A draft environmental review of the state's plan to make radical revisions to its coastal management program has been released for public comment.
Despite initial criticism of the state's plan, federal officials have now adopted it as their preferred alternative.
The state's plan revision, underway since 2003, has caused an uproar among coastal governments because it would reduce local authority over development and subsistence activities, centering that authority with state officials.
Federal agencies such as the Army Corps of Engineers that issue permits in the Juneau area would no longer be required by state law to defer to the Juneau Wetlands Management Plan, said Teri Camery, Juneau's coastal district coordinator.
"The gist of it is an erosion of local control and widespread habitat impacts," Camery said.
The coastal program - and the 33 individual coastal district plans - must to be streamlined because there is too much overlapping authority, and too many permitting delays for coastal development, according to state officials.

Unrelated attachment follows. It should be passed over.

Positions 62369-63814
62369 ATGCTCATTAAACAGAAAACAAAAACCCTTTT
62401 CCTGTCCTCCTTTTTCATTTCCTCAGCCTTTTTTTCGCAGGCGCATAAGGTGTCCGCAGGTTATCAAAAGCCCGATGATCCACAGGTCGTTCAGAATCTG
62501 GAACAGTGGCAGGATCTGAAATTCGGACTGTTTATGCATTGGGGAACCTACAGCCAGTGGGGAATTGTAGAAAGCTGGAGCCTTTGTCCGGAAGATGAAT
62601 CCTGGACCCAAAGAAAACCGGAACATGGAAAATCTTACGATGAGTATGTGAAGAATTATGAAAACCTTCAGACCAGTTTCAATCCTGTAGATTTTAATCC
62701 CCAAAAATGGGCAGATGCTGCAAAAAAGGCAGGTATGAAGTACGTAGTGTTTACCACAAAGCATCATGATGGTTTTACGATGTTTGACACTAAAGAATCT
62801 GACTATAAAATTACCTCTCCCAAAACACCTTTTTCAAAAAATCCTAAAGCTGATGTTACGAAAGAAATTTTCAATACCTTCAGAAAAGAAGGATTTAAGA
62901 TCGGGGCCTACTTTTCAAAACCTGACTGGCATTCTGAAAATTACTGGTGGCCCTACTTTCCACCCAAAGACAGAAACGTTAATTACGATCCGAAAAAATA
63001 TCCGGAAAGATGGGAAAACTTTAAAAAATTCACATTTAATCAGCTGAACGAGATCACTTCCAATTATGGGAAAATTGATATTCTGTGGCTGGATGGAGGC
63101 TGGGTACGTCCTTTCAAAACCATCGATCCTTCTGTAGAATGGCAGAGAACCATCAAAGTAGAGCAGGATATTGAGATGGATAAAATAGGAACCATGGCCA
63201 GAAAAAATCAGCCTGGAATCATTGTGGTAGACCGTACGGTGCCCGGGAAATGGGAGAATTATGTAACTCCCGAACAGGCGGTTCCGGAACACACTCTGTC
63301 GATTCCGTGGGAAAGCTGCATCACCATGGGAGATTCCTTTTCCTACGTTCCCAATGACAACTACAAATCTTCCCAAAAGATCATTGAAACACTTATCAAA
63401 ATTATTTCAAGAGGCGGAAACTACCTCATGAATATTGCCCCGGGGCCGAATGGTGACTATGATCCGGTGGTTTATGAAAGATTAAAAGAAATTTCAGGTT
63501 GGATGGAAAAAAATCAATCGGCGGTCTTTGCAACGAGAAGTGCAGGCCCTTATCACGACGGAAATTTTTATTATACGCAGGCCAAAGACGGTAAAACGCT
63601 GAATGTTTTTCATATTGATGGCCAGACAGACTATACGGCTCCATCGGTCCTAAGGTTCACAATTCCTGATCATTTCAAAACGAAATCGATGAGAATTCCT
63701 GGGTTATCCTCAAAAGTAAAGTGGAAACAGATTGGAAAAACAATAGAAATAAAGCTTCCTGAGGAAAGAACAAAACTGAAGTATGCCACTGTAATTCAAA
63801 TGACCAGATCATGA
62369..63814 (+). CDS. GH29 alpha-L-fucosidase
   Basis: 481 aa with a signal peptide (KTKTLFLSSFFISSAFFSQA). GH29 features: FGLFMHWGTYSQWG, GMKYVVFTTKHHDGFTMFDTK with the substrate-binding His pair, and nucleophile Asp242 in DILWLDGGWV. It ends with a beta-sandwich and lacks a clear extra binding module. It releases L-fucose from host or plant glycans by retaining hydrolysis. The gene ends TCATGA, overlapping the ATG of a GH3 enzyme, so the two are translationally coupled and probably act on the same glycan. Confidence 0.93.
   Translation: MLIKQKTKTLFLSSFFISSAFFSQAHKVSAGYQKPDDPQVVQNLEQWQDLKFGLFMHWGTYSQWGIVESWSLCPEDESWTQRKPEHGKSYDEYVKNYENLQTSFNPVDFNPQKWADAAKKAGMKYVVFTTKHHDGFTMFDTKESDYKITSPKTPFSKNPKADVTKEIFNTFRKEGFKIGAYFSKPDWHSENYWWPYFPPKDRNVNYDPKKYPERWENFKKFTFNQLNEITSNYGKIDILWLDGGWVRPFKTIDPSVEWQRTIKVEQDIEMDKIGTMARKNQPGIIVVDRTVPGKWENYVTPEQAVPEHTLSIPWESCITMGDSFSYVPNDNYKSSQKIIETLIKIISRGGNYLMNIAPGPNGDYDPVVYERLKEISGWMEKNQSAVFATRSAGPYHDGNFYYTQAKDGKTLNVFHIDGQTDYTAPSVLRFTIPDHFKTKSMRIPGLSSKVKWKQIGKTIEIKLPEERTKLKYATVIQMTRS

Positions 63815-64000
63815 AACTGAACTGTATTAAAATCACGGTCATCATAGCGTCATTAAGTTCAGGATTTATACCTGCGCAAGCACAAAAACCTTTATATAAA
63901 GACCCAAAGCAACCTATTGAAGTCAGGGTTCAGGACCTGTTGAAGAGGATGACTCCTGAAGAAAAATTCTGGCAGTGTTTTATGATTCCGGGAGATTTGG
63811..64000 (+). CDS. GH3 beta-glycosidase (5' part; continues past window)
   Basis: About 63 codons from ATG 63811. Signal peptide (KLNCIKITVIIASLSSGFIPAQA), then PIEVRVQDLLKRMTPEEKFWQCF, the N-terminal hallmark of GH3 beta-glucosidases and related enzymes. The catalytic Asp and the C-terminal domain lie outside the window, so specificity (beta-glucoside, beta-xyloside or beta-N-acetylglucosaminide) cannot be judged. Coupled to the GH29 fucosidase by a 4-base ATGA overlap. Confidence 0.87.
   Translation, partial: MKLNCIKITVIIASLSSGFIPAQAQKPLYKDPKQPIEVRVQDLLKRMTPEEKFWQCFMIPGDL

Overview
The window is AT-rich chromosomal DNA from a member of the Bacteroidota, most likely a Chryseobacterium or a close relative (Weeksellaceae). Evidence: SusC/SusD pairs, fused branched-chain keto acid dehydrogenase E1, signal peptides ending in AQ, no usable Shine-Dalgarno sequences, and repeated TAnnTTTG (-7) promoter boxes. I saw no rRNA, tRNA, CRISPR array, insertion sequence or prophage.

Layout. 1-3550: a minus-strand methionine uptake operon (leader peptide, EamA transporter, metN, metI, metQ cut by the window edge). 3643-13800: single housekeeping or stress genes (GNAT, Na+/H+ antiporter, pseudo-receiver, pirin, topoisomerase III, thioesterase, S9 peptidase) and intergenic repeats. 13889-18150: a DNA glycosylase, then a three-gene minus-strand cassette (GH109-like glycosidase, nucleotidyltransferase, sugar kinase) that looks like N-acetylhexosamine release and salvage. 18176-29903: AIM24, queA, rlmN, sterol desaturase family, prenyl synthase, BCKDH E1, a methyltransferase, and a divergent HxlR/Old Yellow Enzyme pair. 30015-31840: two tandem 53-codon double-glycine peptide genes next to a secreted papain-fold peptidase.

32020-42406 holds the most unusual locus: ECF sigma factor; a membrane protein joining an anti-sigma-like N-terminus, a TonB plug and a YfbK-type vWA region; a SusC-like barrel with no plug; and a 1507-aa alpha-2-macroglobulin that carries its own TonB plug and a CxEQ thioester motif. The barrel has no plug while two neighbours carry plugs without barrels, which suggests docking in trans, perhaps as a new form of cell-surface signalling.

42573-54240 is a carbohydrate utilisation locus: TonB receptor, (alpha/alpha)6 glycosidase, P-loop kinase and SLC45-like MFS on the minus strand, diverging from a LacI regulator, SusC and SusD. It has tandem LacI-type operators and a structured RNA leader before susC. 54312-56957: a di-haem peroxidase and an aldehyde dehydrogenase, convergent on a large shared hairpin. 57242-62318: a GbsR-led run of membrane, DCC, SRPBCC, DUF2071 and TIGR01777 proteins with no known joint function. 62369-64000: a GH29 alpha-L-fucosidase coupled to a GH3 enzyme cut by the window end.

The National Oceanic and Atmospheric Administration (NOAA) initially found significant flaws with the Murkowski administration's plan revision submitted in Dec. 2004.
In response, Gov. Murkowski threatened to pull Alaska out of the federal program unless NOAA backed down on its criticism. After discussions with federal officials, the state resubmitted its plan in April with some changes, said Randy Bates, deputy director of the Alaska Department of Natural Resource's project management and permitting division.
One of NOAA's criticisms was that the state didn't conduct a formal hearing about the revision. The state held a hearing in May, Bates said.
NOAA dropped another major criticism of the plan revision - that it didn't adequately address habitat protection, Bates said.
NOAA's Office of Coastal Resource Management Program now agrees that state's plan now includes all the information it needs in order to get approved, Bates said.
Nevertheless, because the revision entails major changes that could have environmental consequences, NOAA is preparing an environmental impact statement (EIS) study.
The draft was published on the Web for public comment on Sept. 19 and the public comment period lasts until Nov. 7.
NOAA will host two public hearings - one in Juneau on Oct. 31 and a second in Anchorage on Nov. 1.
Under a new state law that went into effect in May, NOAA must publish its final EIS by Jan. 1 or the state will withdraw from the federal coastal program.
If there is any meaningful opposition or delay to the EIS, "then we just lose the whole program," Camery said.
If that happened, the state could lose access to about $2.5 million in federal grants.
Elizabeth Bluemink can be reached at firstname.lastname@example.org